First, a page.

AGBU Armenian Virtual College Continues Virtual Tours for Students A different language is a different vision of life - the words of the great Federico Fellini best describe what the AVC virtual tours are all about. Thanks to these events, AVC students not only learn the Armenian language, but they also feel and live it, reassessing their visions and viewpoints on life, traditions, culture and art. During the Winter 2013 academic term, AGBU’s Armenian Virtual College invited its students to two online social events, the religious holiday and ritual of Barekendan and a journey into the life of world-renowned Armenian-American artist Arshile Gorky. Designed to supplement the learning process with extra-curricular educational and entertaining programs, these events were added to the growing list of social activities conducted each academic term.

BAREKENDAN - Special arrangements made by AVC online instructors set a very enthusiastic and entertaining mood for the virtual tour of Barekendan, a pre-Lent holiday of religious origin. True to the spirit of the rituals and celebrations that are associated with the holiday, the event was highly theatrical. AVC online instructors and students met in a live group video conference in costumes and masks. The instructors demonstrated the Aklatis, a puppet made of onion and chicken feathers and resembling a scarecrow, shared the rhymes and songs of the holiday, as well as recipes for food and pastries ty-pically associated with that holiday. Nay El-Helou, an AVC Student from Lebanon noted, “Before the tour,BAREKENDAN was a word I didn’t understand. Through the tour I learned everything about this holiday. I hope I will be able to participate in it live one day as it is really interesting and means Good Life.”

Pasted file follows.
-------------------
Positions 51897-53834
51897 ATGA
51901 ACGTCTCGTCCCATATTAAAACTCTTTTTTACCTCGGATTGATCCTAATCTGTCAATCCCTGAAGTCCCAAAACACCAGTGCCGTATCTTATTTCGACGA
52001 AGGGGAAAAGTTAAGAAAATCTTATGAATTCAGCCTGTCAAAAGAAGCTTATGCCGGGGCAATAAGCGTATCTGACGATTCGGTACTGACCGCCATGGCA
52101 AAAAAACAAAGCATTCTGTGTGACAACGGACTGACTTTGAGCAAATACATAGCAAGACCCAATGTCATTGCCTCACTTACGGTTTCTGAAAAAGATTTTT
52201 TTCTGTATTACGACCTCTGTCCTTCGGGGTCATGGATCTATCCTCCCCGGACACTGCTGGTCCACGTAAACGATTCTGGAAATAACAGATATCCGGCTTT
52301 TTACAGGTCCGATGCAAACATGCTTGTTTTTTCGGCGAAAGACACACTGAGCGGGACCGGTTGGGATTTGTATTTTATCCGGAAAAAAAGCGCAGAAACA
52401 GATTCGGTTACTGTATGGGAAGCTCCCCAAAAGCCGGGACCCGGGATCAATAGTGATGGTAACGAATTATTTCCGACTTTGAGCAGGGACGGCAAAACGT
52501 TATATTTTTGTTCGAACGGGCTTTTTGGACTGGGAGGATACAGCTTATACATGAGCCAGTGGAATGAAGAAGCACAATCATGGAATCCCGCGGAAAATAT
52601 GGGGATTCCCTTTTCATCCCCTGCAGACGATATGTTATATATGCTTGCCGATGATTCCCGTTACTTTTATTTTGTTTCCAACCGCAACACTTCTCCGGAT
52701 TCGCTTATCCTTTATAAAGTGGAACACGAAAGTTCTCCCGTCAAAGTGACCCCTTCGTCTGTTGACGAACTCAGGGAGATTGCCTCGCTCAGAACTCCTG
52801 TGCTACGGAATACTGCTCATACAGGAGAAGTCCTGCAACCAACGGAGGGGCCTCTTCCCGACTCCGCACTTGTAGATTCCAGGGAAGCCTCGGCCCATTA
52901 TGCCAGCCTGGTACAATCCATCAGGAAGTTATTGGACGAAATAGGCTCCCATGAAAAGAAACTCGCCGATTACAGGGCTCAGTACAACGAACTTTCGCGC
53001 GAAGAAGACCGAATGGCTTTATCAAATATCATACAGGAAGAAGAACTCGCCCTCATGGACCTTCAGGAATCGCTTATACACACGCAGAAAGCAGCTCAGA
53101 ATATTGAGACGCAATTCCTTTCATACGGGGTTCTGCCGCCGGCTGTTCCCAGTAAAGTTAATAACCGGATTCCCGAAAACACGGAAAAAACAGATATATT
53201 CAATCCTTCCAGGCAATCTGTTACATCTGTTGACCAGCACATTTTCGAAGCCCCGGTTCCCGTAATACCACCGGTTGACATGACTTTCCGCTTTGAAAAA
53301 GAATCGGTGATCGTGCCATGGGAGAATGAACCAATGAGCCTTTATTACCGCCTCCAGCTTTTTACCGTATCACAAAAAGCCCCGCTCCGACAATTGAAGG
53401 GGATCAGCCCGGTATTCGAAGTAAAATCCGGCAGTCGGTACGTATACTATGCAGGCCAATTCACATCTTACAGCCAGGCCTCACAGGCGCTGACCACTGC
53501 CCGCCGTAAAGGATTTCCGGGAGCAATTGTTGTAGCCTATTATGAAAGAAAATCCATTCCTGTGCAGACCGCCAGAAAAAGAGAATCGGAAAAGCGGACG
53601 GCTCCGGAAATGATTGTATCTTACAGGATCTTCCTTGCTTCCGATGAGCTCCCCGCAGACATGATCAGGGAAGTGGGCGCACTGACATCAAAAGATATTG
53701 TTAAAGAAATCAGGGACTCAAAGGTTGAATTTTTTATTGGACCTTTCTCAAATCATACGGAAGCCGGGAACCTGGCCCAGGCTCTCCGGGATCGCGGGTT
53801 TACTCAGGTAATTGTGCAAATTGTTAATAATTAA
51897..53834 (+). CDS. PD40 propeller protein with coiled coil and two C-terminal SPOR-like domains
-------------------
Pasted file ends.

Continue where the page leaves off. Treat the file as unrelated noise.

ARSHILE GORKY - The Arshile Gorky event was very warmly received by students. The participants were curious to learn even more about the extraordinary life and works of the great artist. Some students were surprised to find out that the founder of the Abstract Expressionist art movement in post-World War II American painting was of Armenian origin. The online instructors invited students to look beyond the tones and colors of Gorky’s work. Gorky’s brushstrokes were inspired by his lost Armenian highlands, by the azure tones of Lake Van and by the picturesque nature of his homeland in historic Armenia. The event describing the artist’s extraordinary life moved some students to tears. Henry Israyelian, AVC Student from Russia, shared his impressions on Gorky: “I was impressed by his great talent, by his ability to translate the Armenian soul into his paintings. The memory of the homeland he was born in always lived in his heart.” Another student, William Luiz from the USA, spoke of Gorky’s life and art in a very expressive way, “I was impressed by the extreme hardships that Arshile experienced growing up and how he overcame them. His dedication to his work and family was seen by never perfecting his painting The Artist and His Mother. Arshile lived an amazing life that was unfortunately cut short with his early passing.” Past social activities with AVC include virtual tours to Armenia’s most prominent museums, sites of historical and cultural interest, virtual tours in the streets of Armenia’s capital Yerevan, and many others. In addition to enriching students’ knowledge and understanding of Armenian history and culture, both past and present, these instances of virtual, live socialization create an “on-campus” feeling among students who are otherwise confined to an online learning environment. The list of events continues to grow under the careful assessment by AVC of students’ learning needs and in consideration of students’ expectations and demand for such events.

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